How does this tie into Reformation Sunday?  

The church has for most of my life claimed to be a welcoming place.  And I thank God for that.  I’ve been receive into that with my own doubts and questions about religion.  (I’ve shared this story more than once this week: How I approached my campus pastor during a semester that I was taking a challenging philosophy class, and told him that I didn’t think I believed in God anymore.  “OK.  But I still need a lector on Sunday.  Can you still read?”)  I’ve been fortunate enough to have experienced the church as as welcoming place; others just hear or read about the church’s claim as a welcoming place.  But the welcome gets even bolder, even more tangible, even more centered on the Gospel, under the reformation leadership of St. Emma, and so many others like her (some in this congregation too).  

It is a tangible grace, running-out-to-meet-you grace, wrapping-arms-around-you grace, calling-you-by-name grace, shouting, “I’m so glad that you’re here!”  That’s a Re-formation!  That’s nailing 95 theses to a church door and announcing to all the world, “This is what we’re about!”  

(It’s not a demolition and a complete rebuild. There’s good stuff here in this ancient tradition, but like an eroded sculture, the edges need some sharpening, the facial expression need some clarifying and redefining.)  

This gift of grace that’s given freely to each one of us is so good we have to share it.  We have to interrupt worship with worship and go running out of the church doors to invite others into this life of faith, this life of grace, this life in the Spirit, in the Beloved Community of Christ, which is much larger than this wonderful congregation — it stretches out like a blanket across our lands!  The church of Jesus Christ goes on, reforms on, nearly 500 years after the reformation!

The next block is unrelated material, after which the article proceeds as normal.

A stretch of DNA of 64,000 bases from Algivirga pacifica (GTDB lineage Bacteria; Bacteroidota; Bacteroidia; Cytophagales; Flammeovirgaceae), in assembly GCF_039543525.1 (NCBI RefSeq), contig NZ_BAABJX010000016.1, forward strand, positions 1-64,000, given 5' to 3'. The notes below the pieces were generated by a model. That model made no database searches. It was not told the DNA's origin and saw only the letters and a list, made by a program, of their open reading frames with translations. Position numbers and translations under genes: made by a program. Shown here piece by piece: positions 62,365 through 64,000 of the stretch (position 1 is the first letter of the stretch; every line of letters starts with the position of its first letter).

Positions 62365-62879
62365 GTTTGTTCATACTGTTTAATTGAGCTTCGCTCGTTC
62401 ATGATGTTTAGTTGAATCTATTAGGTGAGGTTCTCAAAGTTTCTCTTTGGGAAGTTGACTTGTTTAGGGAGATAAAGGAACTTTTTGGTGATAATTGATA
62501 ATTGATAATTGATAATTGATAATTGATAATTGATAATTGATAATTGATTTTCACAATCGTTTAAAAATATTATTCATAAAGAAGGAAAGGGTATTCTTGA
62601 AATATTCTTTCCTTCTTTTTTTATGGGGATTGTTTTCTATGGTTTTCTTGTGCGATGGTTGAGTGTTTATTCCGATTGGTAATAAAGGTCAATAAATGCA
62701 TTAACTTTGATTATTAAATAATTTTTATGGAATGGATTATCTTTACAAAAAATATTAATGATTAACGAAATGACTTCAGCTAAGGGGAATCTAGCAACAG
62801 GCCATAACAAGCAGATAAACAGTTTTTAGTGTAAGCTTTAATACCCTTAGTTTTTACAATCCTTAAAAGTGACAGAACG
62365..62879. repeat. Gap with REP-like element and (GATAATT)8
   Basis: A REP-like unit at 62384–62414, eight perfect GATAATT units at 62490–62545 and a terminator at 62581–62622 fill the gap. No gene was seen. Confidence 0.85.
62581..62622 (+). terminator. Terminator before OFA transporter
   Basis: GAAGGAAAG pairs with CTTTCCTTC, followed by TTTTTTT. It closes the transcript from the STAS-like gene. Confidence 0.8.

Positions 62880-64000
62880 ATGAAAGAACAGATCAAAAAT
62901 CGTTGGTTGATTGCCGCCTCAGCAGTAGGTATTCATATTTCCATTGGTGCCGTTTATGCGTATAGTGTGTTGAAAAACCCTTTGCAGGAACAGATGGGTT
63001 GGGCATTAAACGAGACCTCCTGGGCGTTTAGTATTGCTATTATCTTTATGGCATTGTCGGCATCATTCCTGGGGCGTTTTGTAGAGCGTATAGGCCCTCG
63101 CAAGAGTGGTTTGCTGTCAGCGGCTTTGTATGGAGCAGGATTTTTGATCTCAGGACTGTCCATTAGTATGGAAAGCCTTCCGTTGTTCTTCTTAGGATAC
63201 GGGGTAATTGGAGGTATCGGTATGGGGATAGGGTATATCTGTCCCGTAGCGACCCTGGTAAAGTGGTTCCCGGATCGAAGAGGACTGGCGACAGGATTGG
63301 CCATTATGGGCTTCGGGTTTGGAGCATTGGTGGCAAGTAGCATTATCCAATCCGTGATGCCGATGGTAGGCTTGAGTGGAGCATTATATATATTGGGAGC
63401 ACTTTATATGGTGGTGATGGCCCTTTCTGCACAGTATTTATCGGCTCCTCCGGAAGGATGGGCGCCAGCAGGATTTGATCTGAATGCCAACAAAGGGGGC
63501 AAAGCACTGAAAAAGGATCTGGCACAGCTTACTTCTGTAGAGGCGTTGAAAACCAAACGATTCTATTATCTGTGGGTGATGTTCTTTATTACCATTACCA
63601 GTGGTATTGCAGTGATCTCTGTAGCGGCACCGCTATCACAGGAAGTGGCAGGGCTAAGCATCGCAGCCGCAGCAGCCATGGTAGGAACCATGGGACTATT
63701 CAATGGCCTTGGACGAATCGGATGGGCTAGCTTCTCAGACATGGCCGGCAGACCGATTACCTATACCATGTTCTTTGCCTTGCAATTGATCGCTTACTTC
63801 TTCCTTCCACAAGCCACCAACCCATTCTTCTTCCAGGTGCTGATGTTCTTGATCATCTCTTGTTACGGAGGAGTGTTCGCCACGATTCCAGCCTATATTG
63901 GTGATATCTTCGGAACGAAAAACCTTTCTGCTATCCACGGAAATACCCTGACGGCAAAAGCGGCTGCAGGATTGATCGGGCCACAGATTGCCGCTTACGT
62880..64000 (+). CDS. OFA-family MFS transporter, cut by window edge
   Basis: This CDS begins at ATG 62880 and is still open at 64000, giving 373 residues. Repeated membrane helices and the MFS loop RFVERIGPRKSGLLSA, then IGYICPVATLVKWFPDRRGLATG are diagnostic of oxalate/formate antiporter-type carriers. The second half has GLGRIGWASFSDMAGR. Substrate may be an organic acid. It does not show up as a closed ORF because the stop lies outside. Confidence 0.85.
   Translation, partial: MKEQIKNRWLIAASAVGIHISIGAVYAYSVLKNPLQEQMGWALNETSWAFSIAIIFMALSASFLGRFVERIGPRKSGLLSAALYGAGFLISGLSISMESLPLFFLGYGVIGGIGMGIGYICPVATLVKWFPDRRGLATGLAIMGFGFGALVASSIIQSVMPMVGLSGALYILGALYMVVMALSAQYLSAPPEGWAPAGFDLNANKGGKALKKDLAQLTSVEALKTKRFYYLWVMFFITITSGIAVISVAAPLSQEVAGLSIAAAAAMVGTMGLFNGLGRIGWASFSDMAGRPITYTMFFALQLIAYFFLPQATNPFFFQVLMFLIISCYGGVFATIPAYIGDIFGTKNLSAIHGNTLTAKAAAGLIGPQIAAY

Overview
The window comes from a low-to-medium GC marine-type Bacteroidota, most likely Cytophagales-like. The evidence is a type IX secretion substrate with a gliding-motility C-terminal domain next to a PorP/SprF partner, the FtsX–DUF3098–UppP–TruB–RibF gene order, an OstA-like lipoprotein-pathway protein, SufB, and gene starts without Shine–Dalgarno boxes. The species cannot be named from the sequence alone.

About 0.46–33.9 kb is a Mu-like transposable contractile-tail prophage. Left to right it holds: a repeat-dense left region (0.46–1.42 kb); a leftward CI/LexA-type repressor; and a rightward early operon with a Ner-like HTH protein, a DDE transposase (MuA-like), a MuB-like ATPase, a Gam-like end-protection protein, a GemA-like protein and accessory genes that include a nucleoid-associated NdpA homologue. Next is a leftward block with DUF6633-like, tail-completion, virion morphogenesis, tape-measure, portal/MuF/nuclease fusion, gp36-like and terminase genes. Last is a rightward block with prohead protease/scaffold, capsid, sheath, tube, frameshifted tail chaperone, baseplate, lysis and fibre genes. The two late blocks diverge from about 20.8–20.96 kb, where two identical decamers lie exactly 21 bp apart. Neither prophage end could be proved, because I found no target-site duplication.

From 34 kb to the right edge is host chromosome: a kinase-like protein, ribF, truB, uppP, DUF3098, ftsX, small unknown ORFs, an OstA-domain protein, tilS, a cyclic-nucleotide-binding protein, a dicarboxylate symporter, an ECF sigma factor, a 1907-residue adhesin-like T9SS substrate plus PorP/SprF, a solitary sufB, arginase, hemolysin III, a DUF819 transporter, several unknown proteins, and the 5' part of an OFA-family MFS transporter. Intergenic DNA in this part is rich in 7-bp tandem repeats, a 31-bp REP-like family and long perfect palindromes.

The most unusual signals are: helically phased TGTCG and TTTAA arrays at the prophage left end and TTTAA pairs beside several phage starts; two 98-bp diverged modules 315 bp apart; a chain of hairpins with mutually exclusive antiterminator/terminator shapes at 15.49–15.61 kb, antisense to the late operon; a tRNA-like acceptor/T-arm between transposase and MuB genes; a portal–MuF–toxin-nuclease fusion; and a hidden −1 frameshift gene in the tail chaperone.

This is the truth that sets us free: that God is LOVE in spite of our selves.  It’s not a truth to be waved over our opponents head.  “I know the truth and you don’t!”  The truth is a humble truth that we are broken and sinful.  But because of God, we are made “whole” (the meanEmma).

This love of God is so good, this forgiveness is such an ever-flowing stream, this grace is so real and so powerful, that this truth — not just invites us but — compels us even to start loving our opponents, to love our enemies, as Jesus commanded us.  We can’t help but worship all week long as we work and play, to throw our arms around those who are on the edge, and assure them that they have a place.  “I’m so glad that you’re here!”

Thanks be to God for the reformers, for St. Martin and for St. Emma, and for each of you, who God also calls saints!

We go forth now to share God’s unbounded love, to put on Christ and follow him, bearing the fruits of the Holy Spirit...this day and every day.  AMEN. 

Sunday, October 20, 2013

October 20 — Twenty-second Sunday after Pentecost

Listen to this sermon HERE.

“Pray always. Do not lose heart...Will God find faith on earth?”

We’ve just returned from a two-week trip back to my hometown: Houston, TX.  We drove.  

So at first glance, I think I can resonate with the way Jesus describes this widow who kept continually crying out in the parable.  Our kids gave us a few vivid images from the back seat (for the most part they were great).  But on those long days across the West Texas desert, one might have heard in the Roschke car: “Daddy, can have some more.  Why not, why not?  Mommy, Katie’s bothering me.  Micah’s took my dolly.”  And of course the ever popular, “Are we there yet?”  There were moments :)